Circle of Francisco de Zubaran    Spanish      1598-1664
SN 342    Oil on Canvas

by Robert Anderson, 2000

    Francisco de Zurbaron was one of the greatest masters of the school of Seville and is renowned for his powerful and realistic interpretation of monastic life in 17th century Spain. During the early years in Seville he was probably in contact with other gifted painters such as Juan de Roelas, Francisco de Herrera, Diegi Velazquez and Alonso Cano.     Apart from "The Labors of Hercules" and a large historical scene, "The Defence of Cadiz", a few portraits and some masterly still lifes, he devoted himself almost entirely to religious works. He worked for churches and monasteries over a wide area of Southern Spain and his paintings were also exported to South America.
    His compositionally simple and emotionally direct altarpieces, combining austere naturalism with mystical intensity, made him an ideal Counter-Reformation painter. His first known dated painting "Crucifixtion" (1627) shows striking realism, brought Zurbaran immediate fame and led to numerous commissions from other religious orders. The most characteristic of his works are the single figures of monks and saints in meditation or prayer, most of which seem to have been executed in the 1630's. The figures are usually depicted against a plain background, standing out with massive physical presence.
    Towards the end of his career Zurbaran's work lost something of its power and simplicity as he tried to come to terms with the less ascetic style of Murillo. who in the 1640's overtook him as the most popular painter in Seville. He spent his final years in Madrid where he had gained the title of Painter to the King..

    Abigail is an Old Testament heroine whose story is told in the Book of First Samuel. During the time that David was fleeing from King Saul he asked for help from a man named Nabal who refused him. David was preparing to kill Nabal when Abigail, Nabal's wife, brought food to David's starving troops. David did not attack Nabal but at a later date when he heard that Nabal had died he met with Abigail and made her his wife.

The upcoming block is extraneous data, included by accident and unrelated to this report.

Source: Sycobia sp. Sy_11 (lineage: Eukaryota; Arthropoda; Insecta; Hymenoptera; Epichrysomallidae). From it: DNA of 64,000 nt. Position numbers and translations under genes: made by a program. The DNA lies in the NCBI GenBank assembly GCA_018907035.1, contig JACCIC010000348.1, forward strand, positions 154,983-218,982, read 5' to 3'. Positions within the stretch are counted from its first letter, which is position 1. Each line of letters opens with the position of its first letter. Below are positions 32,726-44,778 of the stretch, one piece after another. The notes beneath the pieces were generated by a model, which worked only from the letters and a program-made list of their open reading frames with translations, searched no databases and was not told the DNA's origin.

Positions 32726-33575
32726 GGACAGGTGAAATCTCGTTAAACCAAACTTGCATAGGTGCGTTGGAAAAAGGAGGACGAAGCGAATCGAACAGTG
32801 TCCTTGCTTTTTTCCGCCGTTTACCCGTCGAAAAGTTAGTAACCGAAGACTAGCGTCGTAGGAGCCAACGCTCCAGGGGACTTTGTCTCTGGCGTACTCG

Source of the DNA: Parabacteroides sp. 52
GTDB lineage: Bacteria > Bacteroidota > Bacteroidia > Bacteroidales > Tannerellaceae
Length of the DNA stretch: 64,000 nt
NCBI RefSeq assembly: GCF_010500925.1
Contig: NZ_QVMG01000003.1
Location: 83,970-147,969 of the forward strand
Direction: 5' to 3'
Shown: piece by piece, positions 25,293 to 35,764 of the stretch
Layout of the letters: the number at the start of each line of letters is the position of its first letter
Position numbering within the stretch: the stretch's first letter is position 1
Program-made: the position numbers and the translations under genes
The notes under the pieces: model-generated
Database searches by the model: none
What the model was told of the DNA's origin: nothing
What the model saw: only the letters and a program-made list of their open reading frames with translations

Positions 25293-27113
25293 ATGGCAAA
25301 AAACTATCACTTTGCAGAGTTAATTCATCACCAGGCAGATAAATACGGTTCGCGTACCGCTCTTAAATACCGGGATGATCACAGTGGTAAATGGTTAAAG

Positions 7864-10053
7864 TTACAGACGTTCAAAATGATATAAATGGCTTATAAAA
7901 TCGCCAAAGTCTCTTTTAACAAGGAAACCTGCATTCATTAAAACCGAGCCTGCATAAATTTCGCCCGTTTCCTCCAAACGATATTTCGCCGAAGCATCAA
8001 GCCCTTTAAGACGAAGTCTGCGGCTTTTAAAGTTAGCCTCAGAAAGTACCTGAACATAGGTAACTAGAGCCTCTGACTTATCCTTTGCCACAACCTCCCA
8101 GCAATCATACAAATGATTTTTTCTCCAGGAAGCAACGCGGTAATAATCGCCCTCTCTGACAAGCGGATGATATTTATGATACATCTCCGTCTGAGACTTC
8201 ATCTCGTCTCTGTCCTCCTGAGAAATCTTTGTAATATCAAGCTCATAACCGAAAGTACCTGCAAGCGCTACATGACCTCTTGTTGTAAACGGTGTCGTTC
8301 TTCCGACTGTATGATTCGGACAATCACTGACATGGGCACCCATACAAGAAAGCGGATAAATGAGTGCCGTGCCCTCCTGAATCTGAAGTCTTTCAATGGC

Abigail and David are considered to be ancestors of Christ and as in the Echarist Series of Rubens, Abigail is seen as a prefiguration of Christian concepts. This is why she is shown being led by the vision of the chalice holding bread in her hands as a harbinger of the Eucharist.

    Abigail is seen as a dark haired lady dressed in a brown cloak over a light gold dress. She holds a basket of bread in her hands and looks fixedly at a chalice seen leading her on from the upper left side of the painting. Abigail's face is highlighted and she wears a decorative ornament at her left shoulder from which ribbons flow.
    There is a large pitcher on a table at the left and flowers grow along the bottom border of the painting. In the lower left we see putti holding a plaque that spells out Abigail and some other undecipherable words.
    As mentioned above, this is the depiction of an Old Testament heroine who prefigures the Christian Eucharist.

    Zubaran as noted above was an effective painter in the cause of the Counter Reformation. As the Church fathers sought to renew faith in the doctrines of Church, as well as correct abuses of the clergy they used religious art as aids to devotion and meditation. Scenes of martyrdom and miracles were very popular in this regard and the work of Zurbaran and his Circle were surely effective in building the desired sense of awe and mystery in the religious feeling of Spanish Catholics - and therby keeping Spain from the danger of Protestantism.